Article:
Special Issue "Molecular Mechanisms of Immunothrombosis, Autoimmunity, and Development of Next Generation Anticoagulants"
Deadline for manuscript submissions: 15 December 2021.
Interests: structure-function of clotting and complement factors; structure-function of thiol-oxidoreductases; single-molecule FRET; coagulation; autoimmunity; antiphospholipid syndrome; thrombosis; innate immunity; protein engineering; protein-protein interactions; protein-small molecule interactions; allosteric regulation
Immunothrombosis is a physiological process initiated by the innate immune system that links coagulation to the recognition, containment, and destruction of microbial pathogens. While protective during microbial infections, a growing body of evidence supports a model whereby its dysregulation exacerbates the severity of multiple diseases, such as sepsis, cancer, and autoimmunity, thus representing a potential target for pharmacological intervention.
In this Special Issue, the focus will be on the molecular mechanisms linking immunothrombosis to the onset and development of human pathology, and strategies for achieving safe anticoagulation by down regulating the activation of the innate immune system and modulating of the initiation and propagation of the clotting cascade. One relevant example of disease in which immunothtombosis plays an important role is the systemic autoimmune disorder Antiphospholipid Syndrome (APS), in which antiphospholipid antibodies (aPL) targeting phospholipids and phospholipid-binding proteins are responsible for vascular thrombosis and pregnancy morbidity. Another one is Coronavirus Disease 2019 (COVID-19), in which SARS-CoV-2 infection leads to coagulopathy. Experimental papers and original reviews which provide new structural and functional insights into how complement and clotting factors dynamically interact with the microenvironment, how they bind and assemble onto phospholipid bilayers and negatively charged surfaces, how they are activated, regulated and cleared from the circulation, and how they interact with cell receptors, autoantibodies and viruses are welcome. Articles describing new molecular pathways through which complement and coagulation cascades crosstalk as well as new pharmacological and genetic strategies for preventing thrombosis in the context of upregulated immunothrombosis are also welcome.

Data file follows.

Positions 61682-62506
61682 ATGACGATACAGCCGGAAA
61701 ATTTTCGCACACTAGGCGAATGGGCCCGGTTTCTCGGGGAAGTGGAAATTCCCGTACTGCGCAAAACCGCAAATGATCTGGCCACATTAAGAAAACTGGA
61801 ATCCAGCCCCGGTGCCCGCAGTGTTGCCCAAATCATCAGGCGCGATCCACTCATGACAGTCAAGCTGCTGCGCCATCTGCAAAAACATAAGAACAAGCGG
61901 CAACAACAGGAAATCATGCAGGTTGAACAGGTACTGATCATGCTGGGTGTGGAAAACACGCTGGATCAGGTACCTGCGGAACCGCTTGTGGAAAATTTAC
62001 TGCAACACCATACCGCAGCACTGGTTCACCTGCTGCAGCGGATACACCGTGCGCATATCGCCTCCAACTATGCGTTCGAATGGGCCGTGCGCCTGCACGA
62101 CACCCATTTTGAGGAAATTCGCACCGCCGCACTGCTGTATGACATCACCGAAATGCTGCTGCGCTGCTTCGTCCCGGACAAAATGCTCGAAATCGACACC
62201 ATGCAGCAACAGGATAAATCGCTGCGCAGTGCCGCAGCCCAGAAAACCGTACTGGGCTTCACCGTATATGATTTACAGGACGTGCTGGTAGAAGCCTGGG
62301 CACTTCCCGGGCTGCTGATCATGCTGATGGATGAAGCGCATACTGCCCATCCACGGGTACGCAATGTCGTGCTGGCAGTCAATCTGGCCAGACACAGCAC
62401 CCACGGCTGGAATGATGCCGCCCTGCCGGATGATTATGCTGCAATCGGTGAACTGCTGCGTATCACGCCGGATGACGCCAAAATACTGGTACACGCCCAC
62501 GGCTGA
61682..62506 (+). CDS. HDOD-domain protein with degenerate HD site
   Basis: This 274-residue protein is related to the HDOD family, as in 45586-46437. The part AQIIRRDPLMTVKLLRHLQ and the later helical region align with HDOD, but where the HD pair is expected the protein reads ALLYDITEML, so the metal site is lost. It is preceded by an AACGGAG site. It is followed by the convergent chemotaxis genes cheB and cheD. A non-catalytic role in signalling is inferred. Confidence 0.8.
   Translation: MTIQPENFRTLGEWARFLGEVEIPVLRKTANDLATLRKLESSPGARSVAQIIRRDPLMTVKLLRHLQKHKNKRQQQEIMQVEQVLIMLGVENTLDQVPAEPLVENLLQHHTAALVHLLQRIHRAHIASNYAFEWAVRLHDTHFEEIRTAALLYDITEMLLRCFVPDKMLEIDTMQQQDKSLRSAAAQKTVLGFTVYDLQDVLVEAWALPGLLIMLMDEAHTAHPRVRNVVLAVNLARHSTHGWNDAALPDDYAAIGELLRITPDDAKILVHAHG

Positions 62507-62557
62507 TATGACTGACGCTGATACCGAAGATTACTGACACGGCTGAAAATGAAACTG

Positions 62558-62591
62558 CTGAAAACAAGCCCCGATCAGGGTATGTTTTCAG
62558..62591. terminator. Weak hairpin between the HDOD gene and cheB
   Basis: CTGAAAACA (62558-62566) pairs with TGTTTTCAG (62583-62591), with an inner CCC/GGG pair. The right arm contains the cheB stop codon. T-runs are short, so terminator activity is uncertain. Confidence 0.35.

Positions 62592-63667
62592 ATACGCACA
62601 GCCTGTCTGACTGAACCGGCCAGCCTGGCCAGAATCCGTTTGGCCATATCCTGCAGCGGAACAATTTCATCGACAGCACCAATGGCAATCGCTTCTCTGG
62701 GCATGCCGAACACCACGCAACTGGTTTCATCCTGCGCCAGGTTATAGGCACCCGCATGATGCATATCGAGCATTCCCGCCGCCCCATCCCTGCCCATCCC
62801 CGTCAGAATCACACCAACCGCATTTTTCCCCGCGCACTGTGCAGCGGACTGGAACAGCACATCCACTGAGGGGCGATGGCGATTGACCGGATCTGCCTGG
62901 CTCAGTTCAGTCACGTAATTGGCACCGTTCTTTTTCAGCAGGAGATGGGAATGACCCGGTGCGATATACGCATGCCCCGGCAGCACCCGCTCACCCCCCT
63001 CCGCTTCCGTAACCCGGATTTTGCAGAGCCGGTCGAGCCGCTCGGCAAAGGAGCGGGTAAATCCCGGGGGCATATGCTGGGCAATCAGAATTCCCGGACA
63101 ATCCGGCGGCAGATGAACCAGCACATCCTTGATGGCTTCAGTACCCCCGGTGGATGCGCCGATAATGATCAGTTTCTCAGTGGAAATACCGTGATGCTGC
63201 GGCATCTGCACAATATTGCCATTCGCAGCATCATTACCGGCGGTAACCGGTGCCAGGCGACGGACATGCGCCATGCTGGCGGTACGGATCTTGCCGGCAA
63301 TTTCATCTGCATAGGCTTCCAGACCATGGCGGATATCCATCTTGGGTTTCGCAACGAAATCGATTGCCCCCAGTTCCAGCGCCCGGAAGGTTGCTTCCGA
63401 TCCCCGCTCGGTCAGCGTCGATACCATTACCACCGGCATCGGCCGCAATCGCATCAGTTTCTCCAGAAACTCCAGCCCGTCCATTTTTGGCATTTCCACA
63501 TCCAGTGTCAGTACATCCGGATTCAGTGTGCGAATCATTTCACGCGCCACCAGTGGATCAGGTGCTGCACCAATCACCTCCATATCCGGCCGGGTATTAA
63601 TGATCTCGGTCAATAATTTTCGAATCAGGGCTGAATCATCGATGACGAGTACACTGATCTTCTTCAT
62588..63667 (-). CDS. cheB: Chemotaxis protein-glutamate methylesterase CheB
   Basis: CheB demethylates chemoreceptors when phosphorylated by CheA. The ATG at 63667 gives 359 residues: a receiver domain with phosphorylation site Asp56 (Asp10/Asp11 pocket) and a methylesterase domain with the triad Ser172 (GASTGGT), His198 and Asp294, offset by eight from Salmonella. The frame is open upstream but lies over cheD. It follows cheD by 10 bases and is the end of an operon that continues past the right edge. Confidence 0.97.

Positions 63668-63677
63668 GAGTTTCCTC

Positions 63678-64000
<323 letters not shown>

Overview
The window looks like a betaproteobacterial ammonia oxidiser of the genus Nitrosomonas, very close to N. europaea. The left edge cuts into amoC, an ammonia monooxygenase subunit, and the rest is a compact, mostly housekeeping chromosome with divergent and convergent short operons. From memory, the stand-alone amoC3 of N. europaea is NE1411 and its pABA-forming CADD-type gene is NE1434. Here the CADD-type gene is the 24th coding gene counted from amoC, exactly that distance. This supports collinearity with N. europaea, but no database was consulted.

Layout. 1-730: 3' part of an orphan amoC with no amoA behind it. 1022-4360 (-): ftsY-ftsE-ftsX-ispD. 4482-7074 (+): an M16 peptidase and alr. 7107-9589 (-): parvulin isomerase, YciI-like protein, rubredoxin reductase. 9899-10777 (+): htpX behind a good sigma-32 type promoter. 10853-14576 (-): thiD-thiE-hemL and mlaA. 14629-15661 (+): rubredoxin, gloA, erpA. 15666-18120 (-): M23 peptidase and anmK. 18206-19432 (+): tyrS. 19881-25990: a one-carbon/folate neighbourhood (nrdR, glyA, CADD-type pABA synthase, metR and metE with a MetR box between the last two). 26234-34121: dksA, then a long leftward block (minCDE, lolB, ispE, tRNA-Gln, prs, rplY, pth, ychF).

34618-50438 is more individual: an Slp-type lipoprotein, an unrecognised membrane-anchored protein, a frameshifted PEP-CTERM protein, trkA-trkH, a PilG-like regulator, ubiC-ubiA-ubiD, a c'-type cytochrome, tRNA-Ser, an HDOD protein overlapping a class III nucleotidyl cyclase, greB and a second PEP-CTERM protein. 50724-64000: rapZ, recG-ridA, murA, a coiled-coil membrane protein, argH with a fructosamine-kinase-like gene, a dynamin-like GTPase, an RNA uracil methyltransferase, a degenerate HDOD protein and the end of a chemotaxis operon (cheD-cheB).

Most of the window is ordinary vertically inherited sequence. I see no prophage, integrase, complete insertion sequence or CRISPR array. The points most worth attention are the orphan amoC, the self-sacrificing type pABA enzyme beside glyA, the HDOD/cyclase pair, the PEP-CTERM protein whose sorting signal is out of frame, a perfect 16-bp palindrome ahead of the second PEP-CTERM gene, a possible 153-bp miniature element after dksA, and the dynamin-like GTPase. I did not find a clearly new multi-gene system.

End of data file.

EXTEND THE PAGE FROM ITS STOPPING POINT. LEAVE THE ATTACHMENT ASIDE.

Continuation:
Dr. Nicola Pozzi
Manuscript Submission Information
Manuscripts should be submitted online at www.mdpi.com by registering and logging in to this website. Once you are registered, click here to go to the submission form. Manuscripts can be submitted until the deadline. All papers will be peer-reviewed. Accepted papers will be published continuously in the journal (as soon as accepted) and will be listed together on the special issue website. Research articles, review articles as well as short communications are invited. For planned papers, a title and short abstract (about 100 words) can be sent to the Editorial Office for announcement on this website.
Submitted manuscripts should not have been published previously, nor be under consideration for publication elsewhere (except conference proceedings papers). All manuscripts are thoroughly refereed through a single-blind peer-review process. A guide for authors and other relevant information for submission of manuscripts is available on the Instructions for Authors page. International Journal of Molecular Sciences is an international peer-reviewed open access semimonthly journal published by MDPI.
Please visit the Instructions for Authors page before submitting a manuscript. There is an Article Processing Charge (APC) for publication in this open access journal. For details about the APC please see here. Submitted papers should be well formatted and use good English. Authors may use MDPI's English editing service prior to publication or during author revisions.
- Innate immunity
- Complement cascade
- Coagulation cascade
- Structural biology
- Structure-function relationships
- Drug discovery
- Antiphospholipid Syndrome